GTECH (International Game Technology) has filed its Brief of Appellee in the Dallas Court of Appeals in Dawn Nettles’ Fun 5’s lawsuit. Here is a summary of GTECH’s arguments:
“Under Texas law, when a government contractor is sued for complying with
directions it received from an entity with governmental immunity, the contractor is
likewise entitled to immunity.
That is the case here. Under both the Government Code and its contracts
with GTECH, the TLC alone has authority over all aspects of Texas Lottery
games. The TLC determined the final specifications for its “Fun 5’s” tickets, and
Nettles admits that all of her complaints about the “Fun 5’s” tickets arise from
decisions made by the TLC, not GTECH. Nettles further admits that GTECH
followed the TLC’s directions to the letter. Accordingly, GTECH has immunity.
Nettles cannot avoid that conclusion by arguing that GTECH could be held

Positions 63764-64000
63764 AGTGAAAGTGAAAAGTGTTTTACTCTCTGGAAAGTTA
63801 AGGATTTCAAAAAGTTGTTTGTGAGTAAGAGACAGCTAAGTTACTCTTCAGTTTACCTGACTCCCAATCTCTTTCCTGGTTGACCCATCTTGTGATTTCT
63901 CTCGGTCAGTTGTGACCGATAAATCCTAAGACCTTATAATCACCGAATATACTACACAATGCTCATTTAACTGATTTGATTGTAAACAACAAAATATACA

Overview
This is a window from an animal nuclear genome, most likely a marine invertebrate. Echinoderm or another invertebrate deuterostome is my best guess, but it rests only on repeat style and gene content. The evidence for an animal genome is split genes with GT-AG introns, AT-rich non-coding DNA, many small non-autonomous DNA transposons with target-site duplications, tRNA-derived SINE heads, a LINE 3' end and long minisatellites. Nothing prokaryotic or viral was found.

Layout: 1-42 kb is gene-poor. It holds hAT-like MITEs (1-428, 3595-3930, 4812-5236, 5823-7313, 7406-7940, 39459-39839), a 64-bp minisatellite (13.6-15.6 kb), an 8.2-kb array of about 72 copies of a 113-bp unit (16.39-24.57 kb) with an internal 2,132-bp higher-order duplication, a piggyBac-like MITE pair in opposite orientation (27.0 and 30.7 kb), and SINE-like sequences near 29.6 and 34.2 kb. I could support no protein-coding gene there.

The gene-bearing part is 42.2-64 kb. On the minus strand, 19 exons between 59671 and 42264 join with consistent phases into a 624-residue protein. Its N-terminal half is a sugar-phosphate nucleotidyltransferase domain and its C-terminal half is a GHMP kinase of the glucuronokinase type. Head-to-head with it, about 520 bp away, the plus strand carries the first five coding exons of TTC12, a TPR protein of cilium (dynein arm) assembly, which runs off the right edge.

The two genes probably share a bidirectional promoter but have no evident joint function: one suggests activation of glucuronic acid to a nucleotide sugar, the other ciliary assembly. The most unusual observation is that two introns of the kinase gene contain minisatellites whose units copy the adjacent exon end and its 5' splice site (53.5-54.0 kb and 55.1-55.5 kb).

liable without causing the government to make unforeseen expenditures. That
argument was not preserved for this Court’s review, and it is based on a misreading
of the authority she cites.
Nor can Nettles defeat GTECH’s immunity by arguing that GTECH was
required to exercise independent discretion because it owed a duty of “reasonable
care” when deciding whether to implement or reject the TLC’s changes to the
working papers. GTECH is contractually obligated to implement the TLC’s
decisions, and nothing in its contracts with the TLC requires—or even allows—
GTECH to second-guess those decisions. Moreover, Nettles’s insistence that
GTECH owed a duty of “reasonable care” cannot be reconciled with her decision
to abandon her claims of negligence and replace them with claims of fraud.
The trial court correctly granted GTECH’s plea to the jurisdiction. This
Court should affirm.”
A copy of GTECH’s detailed arguments and supporting case law can be viewed in GTECH’s Brief of Appellee.